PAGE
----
Most of us are aware that there are plants that produce fragrant flowers. Often, we forgot that amongst these, there are a few species that possess a unique floral characteristic, that is, the ability of the flowers to change colour as they age. At least, this is true for me.
I therefore took this opportunity to introduce these plants to residents living in the Serangoon constituency in the November 2010 issue of the Serangoon newsletter. In it, readers get acquainted with the Rangoon Creeper (Quisqualis indica), Yesterday-Today-Tomorrow (Brunfelsia calycina), Lady of the Night (Brunfelsia americana) and Thai Gardenia (Gardenia gjellerupii).
The flowers of the Rangoon Creeper are white, turn pink and finally red before they fade. For Yesterday-Today-Tomorrow, they are purple when freshly opened, then light blue and finally white. The flowers of its relative, Lady of the Night, are white when they first open which turn yellow finally. As for the Thai Gardenia, its flowers are pale yellow at first that turn orange as they age.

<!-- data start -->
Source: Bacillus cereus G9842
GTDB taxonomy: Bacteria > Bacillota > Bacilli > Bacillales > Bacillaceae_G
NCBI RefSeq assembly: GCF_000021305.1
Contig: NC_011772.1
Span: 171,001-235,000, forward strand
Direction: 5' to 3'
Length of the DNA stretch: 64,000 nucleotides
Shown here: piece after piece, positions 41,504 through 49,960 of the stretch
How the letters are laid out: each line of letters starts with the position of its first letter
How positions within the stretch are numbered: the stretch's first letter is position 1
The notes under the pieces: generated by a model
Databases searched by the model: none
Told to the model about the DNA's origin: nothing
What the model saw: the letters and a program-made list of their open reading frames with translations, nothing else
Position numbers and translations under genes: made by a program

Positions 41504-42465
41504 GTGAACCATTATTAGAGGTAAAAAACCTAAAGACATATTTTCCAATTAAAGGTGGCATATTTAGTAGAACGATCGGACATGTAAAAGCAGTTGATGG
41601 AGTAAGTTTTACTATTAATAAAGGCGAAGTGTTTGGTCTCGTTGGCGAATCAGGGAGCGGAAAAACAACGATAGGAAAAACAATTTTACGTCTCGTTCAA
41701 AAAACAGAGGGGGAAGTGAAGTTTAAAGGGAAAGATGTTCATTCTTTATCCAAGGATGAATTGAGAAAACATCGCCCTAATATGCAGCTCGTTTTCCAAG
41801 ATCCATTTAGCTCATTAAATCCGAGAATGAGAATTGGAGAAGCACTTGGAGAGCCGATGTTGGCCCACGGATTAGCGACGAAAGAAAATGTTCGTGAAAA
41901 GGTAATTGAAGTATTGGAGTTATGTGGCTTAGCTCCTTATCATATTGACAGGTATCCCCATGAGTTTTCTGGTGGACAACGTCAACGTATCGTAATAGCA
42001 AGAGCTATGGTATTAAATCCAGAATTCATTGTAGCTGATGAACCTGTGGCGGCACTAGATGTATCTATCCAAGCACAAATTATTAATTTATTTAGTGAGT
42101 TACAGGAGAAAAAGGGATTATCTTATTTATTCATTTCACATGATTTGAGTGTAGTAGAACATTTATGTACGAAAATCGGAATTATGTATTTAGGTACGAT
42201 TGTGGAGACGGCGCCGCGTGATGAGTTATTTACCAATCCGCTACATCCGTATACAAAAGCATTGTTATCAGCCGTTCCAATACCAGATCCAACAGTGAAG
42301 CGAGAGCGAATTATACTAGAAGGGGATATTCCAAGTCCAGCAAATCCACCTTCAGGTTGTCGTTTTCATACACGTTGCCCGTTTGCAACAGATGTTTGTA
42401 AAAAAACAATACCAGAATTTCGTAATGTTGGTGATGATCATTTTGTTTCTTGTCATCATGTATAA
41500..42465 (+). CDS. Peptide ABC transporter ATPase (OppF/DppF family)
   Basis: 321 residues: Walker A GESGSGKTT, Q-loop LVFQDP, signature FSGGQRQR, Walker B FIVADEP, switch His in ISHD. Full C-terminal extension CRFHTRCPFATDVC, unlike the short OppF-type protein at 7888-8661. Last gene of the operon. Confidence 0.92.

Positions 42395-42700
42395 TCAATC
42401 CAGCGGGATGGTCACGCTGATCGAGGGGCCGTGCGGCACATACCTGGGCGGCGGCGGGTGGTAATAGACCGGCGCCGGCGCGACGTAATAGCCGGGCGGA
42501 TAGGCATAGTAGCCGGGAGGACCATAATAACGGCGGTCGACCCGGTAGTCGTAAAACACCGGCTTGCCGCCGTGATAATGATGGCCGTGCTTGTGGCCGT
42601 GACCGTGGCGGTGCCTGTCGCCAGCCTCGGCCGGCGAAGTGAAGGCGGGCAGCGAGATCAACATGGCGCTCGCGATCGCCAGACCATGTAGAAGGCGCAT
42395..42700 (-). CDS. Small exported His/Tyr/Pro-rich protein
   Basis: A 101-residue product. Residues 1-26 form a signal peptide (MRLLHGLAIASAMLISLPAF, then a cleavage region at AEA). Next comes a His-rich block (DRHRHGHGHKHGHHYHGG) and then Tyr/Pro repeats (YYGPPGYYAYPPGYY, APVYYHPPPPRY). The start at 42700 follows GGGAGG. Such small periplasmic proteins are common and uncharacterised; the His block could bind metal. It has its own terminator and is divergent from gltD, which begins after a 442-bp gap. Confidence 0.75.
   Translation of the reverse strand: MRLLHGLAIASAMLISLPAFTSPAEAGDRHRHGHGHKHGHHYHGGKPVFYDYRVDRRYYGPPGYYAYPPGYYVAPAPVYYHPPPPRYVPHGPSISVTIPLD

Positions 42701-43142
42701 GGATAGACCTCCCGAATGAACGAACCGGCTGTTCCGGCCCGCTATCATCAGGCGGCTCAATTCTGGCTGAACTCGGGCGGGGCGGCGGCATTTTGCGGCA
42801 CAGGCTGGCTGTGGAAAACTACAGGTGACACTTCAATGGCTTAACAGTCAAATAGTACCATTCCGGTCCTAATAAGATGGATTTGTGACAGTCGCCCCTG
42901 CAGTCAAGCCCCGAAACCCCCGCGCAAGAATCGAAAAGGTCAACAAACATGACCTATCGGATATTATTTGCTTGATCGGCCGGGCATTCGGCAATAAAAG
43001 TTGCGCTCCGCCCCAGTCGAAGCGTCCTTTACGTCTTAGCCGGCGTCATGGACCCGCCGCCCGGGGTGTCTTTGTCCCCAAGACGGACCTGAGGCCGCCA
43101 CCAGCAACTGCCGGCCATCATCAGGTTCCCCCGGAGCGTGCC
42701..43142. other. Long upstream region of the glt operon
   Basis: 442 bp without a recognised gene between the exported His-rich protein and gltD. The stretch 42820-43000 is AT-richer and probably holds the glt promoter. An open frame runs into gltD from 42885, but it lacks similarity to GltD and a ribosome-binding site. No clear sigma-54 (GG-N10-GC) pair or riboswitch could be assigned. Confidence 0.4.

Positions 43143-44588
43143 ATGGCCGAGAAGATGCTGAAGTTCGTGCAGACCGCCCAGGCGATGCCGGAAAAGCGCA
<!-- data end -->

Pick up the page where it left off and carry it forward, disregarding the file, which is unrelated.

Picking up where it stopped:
In general, these flowering vines and shrubs enjoy a location with fertile and free-draining soil to grow well in the garden. They also like a sunny location and shade causes them to produce less flowers. In very shady areas, plants become leggy and gradually decline. As with many flowering shrubs, avoid pruning them too frequently. If you need to, practise selective pruning to shape the plant superficially, taking into account that flower buds are always produced in new growth.